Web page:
Wednesday, April 02, 2008

On Carrie Rocking and the Selection Process

X-Post from LJ, which I have come to enjoy more and more these days. I feel like a traitor, but it's true:
Just a quick post to point everyone to this blog by Carrie's agent, Jim McCarthy of Dystal & Goderich. He has some fantastic things to say about Carrie's book, The Forest of Hands and Teeth, all of which are totally one-hundred percent true. I was blown away by FHT the moment carrie read me the opening line, and I continue to love it through today. I'm super-excited to see it doing well so far (with a year to go before publication-- almost exactly now) and getting the buzz it deserves. Melissa Marr (whose next book, Ink Exchange, is about to hit stores) also had a great post/review on it, which if you haven't seen, you should.

Another thing I like about Jim's post is that he tells us straight up how he reads: to reject. According to Jim, he reads the first 50 pages of manuscripts with the idea that he will reject them, and looking for a reason why. I have always thought this was the case with editors/agents, but this is the first time I've ever seen one own up to it. Most act as though they read each story with an open heart and mind, but I just don't believe it. How could they not read to reject? With that much material coming across their desks, with the fact that 90% of it is unpublishable and 95-98% won't make it pass the first cut, how could they not pick up the next story/book expecting to send it out with a form letter? Is this unfair? To some stories, probably. But ultimately, it results in most of the wheat getting separated from the chaff, so I think it's probably a necessary evil that helps the end reader get the best product in the long run.

Now granted, the writing community doesn't want to hear that their work isn't getting any charity, but I think it's really important to know this, and actually ought to make us feel better and write better. First, the "feel better" part: If the reader is really approaching your writing with a perfectly open mind, the way you approach a book on the shelf or a story in a magazine, and they don't like it, that says something bad about your writing. If they're approaching it with a mind looking to reject, well, that doesn't necessarily mean your piece was bad. It just means they viewed everything that could have been viewed as either a craft choice or a mistake (the way ee cummings could be viewed as either a mold-breaking genius or an idiot who didn't know punctuation, for example) in the worst light possible, and you didn't make it through that level of review.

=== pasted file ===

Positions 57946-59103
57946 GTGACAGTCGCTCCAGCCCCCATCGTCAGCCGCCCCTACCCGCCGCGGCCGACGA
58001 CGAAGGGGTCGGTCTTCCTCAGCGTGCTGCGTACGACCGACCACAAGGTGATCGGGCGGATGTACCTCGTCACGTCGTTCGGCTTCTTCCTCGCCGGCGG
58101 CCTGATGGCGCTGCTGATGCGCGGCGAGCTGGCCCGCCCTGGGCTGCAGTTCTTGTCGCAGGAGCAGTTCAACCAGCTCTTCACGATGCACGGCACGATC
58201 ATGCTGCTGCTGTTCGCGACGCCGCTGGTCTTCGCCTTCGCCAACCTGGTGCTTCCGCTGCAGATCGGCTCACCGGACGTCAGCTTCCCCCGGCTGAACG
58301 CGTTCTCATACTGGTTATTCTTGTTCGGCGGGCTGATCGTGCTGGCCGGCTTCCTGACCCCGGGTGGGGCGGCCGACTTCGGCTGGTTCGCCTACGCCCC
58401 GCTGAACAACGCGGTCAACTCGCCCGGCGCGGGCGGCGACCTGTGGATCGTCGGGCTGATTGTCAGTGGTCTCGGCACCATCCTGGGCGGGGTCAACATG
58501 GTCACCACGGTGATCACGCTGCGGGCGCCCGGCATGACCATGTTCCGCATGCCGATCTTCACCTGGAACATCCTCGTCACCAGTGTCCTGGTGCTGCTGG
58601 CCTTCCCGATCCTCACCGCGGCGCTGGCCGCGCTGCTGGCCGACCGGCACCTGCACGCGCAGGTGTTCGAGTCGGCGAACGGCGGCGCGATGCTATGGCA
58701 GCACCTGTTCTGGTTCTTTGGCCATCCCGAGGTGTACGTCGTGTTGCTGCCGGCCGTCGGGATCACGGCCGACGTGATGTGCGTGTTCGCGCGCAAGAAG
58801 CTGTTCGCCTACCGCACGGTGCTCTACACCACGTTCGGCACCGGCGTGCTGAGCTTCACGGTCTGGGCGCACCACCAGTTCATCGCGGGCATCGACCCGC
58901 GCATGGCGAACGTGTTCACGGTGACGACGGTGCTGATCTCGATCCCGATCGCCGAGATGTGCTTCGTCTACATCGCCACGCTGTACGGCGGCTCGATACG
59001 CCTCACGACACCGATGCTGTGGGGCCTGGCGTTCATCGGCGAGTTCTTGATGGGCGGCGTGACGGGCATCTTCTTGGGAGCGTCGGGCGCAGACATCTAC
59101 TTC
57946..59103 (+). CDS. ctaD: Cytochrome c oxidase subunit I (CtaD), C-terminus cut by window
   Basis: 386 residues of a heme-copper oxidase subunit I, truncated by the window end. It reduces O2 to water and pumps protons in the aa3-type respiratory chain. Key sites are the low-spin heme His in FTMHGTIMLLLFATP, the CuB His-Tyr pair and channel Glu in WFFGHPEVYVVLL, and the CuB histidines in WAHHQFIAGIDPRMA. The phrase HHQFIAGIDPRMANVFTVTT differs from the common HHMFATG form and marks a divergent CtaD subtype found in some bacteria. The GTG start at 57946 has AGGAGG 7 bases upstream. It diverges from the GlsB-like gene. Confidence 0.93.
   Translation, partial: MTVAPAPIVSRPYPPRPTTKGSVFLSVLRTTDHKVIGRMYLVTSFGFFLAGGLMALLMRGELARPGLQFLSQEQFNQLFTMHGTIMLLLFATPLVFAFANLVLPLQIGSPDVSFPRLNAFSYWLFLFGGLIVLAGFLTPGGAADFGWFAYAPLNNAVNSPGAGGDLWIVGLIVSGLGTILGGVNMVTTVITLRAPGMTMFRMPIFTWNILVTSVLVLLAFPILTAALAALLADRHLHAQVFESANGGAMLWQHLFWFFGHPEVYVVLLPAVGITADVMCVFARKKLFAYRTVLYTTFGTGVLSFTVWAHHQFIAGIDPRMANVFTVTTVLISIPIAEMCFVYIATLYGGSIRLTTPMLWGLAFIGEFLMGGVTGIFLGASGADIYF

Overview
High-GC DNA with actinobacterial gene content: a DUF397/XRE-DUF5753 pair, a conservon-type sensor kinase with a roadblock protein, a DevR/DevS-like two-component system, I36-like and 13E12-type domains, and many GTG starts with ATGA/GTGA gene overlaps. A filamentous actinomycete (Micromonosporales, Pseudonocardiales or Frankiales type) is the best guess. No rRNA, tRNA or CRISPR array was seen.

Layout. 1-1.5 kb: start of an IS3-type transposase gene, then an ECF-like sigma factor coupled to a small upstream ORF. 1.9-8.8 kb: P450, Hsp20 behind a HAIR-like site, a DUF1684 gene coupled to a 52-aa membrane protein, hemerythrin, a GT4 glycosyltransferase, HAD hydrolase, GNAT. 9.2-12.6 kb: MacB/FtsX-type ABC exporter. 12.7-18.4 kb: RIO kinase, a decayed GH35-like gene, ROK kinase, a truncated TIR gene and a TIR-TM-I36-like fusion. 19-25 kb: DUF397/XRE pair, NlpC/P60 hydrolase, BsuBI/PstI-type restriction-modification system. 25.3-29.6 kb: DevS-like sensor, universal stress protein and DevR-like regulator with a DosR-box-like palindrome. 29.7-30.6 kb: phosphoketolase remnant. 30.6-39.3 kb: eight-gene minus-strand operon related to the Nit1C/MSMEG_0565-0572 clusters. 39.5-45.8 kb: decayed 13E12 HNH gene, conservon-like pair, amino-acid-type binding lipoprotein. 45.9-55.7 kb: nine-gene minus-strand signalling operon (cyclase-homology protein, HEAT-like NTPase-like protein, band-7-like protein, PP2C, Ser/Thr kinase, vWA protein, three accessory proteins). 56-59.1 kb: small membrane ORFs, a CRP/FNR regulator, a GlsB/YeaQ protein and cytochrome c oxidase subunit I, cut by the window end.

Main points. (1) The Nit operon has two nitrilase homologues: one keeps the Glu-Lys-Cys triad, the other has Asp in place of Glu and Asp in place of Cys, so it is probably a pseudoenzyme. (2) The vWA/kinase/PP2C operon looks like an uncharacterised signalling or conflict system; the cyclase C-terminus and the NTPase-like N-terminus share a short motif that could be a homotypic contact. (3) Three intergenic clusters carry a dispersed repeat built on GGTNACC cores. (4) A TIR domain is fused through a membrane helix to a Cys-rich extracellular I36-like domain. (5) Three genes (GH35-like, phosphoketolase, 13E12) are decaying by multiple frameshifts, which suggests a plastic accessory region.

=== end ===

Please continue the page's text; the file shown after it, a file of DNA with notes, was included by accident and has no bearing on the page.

Personally, I believe this is the main reason published authors often have an easier time selling-- they can get away with things that an unpubbed author can't, because the editor/agent, and also the end reader, knows them well enough to trust that when they do something that might normally be considered "wrong," they're doing it intentionally.

Second, why this should make us write better: we have to understand that we aren't getting any freebies. Our writing has to be on top of its game 100%. If you're like me, you've read something you've written, liked it, but seen something in it that you think "well, maybe that could be viewed some other way, but it's fine, everyone will get it." My guess is that this type of thing has cut short the career of many could-be-published stories, mine among them. So now we have to write tightly, to make sure everything is in its right place and as perfect as it can be, and in general, doesn't that make for a better story? I know it's made me a better editor of my own work.

Anyway, thank you Jim McCarthy for giving me a reason to believe my own crazy conspiracy-theory mentally-constructed view of the publishing industry (oh, and see here for a good discussion of all the reasons you should never believe a word I say). And thank you for pulling carrie's book out of the slush and recognizing it for the real gem that it is, and for being awesome to her the way she deserves. Thank you so much for that. You rock.

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